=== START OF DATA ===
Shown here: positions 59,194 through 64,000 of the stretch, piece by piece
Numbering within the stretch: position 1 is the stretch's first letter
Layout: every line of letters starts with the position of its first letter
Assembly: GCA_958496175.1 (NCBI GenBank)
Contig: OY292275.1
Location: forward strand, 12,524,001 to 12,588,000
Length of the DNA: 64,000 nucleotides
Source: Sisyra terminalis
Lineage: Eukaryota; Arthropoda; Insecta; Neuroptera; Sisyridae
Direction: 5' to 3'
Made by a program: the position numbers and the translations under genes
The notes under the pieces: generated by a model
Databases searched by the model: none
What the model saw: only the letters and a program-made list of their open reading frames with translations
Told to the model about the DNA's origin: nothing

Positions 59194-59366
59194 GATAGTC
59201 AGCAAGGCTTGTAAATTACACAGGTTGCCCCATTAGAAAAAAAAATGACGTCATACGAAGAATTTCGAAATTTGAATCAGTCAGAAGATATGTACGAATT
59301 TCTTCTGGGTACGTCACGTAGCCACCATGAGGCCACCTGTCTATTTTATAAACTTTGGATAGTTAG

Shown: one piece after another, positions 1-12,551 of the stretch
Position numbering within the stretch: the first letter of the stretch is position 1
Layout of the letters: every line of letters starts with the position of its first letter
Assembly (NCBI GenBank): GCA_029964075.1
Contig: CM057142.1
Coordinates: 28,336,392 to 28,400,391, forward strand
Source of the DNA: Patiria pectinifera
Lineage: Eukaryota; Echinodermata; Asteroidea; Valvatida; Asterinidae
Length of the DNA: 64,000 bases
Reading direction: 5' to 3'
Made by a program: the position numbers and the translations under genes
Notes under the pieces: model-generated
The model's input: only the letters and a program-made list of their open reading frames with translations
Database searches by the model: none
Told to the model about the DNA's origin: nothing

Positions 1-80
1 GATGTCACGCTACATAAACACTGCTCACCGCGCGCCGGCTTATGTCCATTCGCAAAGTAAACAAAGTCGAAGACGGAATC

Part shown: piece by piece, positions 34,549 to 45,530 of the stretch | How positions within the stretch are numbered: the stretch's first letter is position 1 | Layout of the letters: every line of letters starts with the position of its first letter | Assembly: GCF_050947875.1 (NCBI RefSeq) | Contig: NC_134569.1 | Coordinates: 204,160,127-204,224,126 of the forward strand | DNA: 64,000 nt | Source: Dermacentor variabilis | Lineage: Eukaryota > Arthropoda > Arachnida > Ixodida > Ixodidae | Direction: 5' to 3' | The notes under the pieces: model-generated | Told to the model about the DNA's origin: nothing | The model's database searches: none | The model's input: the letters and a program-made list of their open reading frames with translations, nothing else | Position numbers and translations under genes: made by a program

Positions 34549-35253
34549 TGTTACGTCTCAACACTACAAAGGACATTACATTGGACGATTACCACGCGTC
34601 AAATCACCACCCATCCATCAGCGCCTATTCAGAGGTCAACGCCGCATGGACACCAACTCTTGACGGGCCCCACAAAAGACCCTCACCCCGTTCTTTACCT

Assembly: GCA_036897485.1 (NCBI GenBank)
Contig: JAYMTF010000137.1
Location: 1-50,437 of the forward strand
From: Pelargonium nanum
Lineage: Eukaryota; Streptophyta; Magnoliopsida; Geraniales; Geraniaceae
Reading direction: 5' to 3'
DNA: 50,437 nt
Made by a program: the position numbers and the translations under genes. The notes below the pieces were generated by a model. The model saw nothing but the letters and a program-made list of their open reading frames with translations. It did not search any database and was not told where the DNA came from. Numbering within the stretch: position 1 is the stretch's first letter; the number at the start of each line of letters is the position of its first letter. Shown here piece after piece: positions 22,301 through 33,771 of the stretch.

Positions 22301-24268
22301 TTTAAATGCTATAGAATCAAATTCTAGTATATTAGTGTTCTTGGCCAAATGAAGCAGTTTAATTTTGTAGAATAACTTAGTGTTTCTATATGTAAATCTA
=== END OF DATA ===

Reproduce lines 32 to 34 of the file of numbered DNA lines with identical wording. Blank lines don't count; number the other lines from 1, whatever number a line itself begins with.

The model's input: only the letters and a program-made list of their open reading frames with translations
Database searches by the model: none
Told to the model about the DNA's origin: nothing